REFERENCES

  1. Kefalas, and A. Kladas, “Analysis of transformers working under heavily saturated conditions in grid-connected renewable energy systems,” IEEE Trans. Ind. Electron., vol. 59, no. 5, pp. 2342–2350, May 2012

2. Jonghoon Kim, Jaemoon Lee, and B. H. Cho, “Equivalent circuit modeling of pem fuel cell degradation combined with a lfRC,” IEEE Trans. Ind. Electron., vol. 60, no. 11, pp. 5086–5094, Nov. 2013.

3. Prasanna U R, and Akshay K. Rathore, “Extended range zvs active-clamped current-fed full-bridge isolated dc/dc converter for fuel cell applications: analysis, design, and experimental results,” IEEE Trans. Ind. Electron., vol. 60, no. 7, pp. 2661–2672, July 2013.

4. Shih-Jen Cheng, Yu-Kang Lo, Huang-Jen Chiu, and Shu-Wei Kuo, “High-efficiency digital-controlled interleaved power converter for high-power pem fuel-cell applications,” IEEE Trans. Ind. Electron., vol. 60, no. 2, pp. 773–780, Feb. 2013.

5. Changzheng Zhang, Shaowu Du, and Qiaofu Chen, “A novel scheme suitable for high-voltage and large-capacity photovoltaic power stations,” IEEE Trans. Ind. Electron., vol. 60, no. 9, pp. 3775–3783, Sept. 2013.

 

A High Gain Input-Parallel Output-Series DC/DC Converter with Dual Coupled Inductors

ABSTRACT

A topology of arrangement dynamic power channel (SAP F) in view of a solitary stage half-connect fell staggered upset er is proposed so aside repay voltage music of the heap associated with the purpose of basic coupling (P CC). This paper displays the fundamental parts of the alter er and The proposed transform er with the basic control effectively acquires any voltage reference. Hence, the rearrange er goes about as a consonant source when the reference is a non-sinusoidal flag.

Windings

On the other hand, the proposed converter inherits the merits of interleaved series-connected output capacitors for high voltage gain, low output voltage ripple, and low switch voltage stress. Moreover, the secondary sides of two coupled inductors are connected in series to a regenerative capacitor by a diode for extending the voltage gain and balancing the primary-parallel currents. In addition, the active switches are turned on at zero current and the reverse recovery problem of diodes is alleviated by reasonable leakage inductances of the coupled inductors. Besides, the energy of leakage inductances can be recycled. A prototype circuit rated 500-W output power is implemented in the laboratory, and the experimental results shows satisfactory agreement with the theoretical analysis.

CIRCUIT DIAGRAM:

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Fig. 1. Equivalent circuit of the presented converter.

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Fig.2 Key theoretical waveforms.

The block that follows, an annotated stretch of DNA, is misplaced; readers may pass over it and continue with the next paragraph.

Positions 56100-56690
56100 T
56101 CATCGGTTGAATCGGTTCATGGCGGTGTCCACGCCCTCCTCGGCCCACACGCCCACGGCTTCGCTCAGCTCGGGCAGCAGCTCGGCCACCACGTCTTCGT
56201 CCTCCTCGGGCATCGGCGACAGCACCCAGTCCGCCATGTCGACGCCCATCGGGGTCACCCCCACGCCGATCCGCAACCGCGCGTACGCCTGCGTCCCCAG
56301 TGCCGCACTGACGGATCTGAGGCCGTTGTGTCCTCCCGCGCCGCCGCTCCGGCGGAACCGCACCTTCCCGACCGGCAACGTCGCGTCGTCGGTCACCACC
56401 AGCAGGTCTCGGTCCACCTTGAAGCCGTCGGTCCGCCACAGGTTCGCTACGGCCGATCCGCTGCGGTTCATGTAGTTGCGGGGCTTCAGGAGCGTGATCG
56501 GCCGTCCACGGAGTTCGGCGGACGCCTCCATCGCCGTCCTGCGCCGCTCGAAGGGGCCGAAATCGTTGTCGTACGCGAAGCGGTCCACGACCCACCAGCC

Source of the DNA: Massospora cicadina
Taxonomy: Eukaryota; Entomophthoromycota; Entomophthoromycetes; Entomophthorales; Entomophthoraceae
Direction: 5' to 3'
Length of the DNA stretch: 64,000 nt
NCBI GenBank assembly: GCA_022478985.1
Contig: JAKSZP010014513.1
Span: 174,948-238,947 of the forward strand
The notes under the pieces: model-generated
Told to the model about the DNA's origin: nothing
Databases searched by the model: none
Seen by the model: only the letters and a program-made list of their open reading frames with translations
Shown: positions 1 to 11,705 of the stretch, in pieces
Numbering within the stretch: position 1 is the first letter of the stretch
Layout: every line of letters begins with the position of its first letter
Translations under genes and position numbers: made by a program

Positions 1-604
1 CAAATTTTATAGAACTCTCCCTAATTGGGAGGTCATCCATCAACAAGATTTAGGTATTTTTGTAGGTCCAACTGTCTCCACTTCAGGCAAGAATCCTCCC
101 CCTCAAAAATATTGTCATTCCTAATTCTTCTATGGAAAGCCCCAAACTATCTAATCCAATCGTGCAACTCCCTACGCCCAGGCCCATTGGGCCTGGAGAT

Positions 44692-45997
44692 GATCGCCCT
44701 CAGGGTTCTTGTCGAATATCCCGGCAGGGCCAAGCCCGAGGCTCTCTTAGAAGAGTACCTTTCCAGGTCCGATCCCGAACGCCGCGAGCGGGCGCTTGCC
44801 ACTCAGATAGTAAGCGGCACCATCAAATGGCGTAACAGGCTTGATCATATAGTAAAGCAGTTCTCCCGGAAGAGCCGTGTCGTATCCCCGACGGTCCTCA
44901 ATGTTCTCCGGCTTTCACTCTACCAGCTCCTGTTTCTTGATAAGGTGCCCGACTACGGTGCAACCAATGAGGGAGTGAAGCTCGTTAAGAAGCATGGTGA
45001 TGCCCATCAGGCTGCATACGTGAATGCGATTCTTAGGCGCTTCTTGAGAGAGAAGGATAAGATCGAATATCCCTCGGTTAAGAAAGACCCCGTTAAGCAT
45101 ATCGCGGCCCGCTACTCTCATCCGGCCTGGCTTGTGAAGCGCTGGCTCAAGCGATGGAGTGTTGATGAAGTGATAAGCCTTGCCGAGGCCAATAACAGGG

EXPERIMENTAL VERIFICATIONS:

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Fig.3 Key experimental current waveforms.

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Fig.4 Voltage stress waveforms of power components.

CONCLUSION

For low info voltage and high advance up power transformation, this paper has effectively built up a high-voltage gain dc– dc converter by information parallel yield arrangement and inductor procedures. The key hypothetical waveforms, relentless state operational guideline, and the principle circuit execution are talked about to investigate the upsides of the proposed converter. Some critical attributes of the proposed converter are as per the following:

Converter

1) it can accomplish an a lot higher voltage gain and abstain from working at extraordinary obligation cycle and various turn proportions; 2) the voltage worries of the fundamental switches are low, which are one fourth of the yield voltage under N = 1; 3) the information current can be naturally shared by each stage and low swell flows are gotten at info;

Currents

  • 4) the fundamental switches can be turned ON at ZCS with the goal that the primary exchanging misfortunes are decreased; and 5) the current falling rates of the diodes are constrained by the spillage inductance so the diode invert recuperation issue is eased.

In the meantime, there is a principle detriment that the obligation cycle of each switch will be at the very least half under the interleaved control with 180◦ stage move.

 REFERENCES

[1] C.Cecati, F. Ciancetta, and P. Siano, “A multilevel inverter for photovoltaic systems with fuzzy logic control,” IEEE Trans. Ind. Electron., vol. 57, no. 12, pp. 4115–4125, Dec. 2010.

[2] X. H. Yu, C. Cecati, T. Dillon, and M. G. Simoes, “The new frontier of smart grid,” IEEE Trans. Ind. Electron. Mag., vol. 15, no. 3, pp. 49–63, Sep. 2011.

[3] G. Fontes, C. Turpin, S. Astier, and T. A. Meynard, “Interactions between fuel cell and power converters: Influence of current harmonics on a fuel cell stack,” IEEE Trans. Power Electron., vol. 22, no. 2, pp. 670–678, Mar. 2007.

[4] J. Y. Lee and S. N. Hwang, “Non-isolated high-gain boost converter using voltage-stacking cell,” Electron. Lett., vol. 44, no. 10, pp. 644–645, May 2008.

[5] Z. Amjadi and S. S. Williamson, “Power-electronics-based solutions for plug-in hybrid electric vehicle energy storage and management systems,” IEEE Trans. Ind. Electron., vol. 57, no. 2, pp. 608–616, Feb. 2010.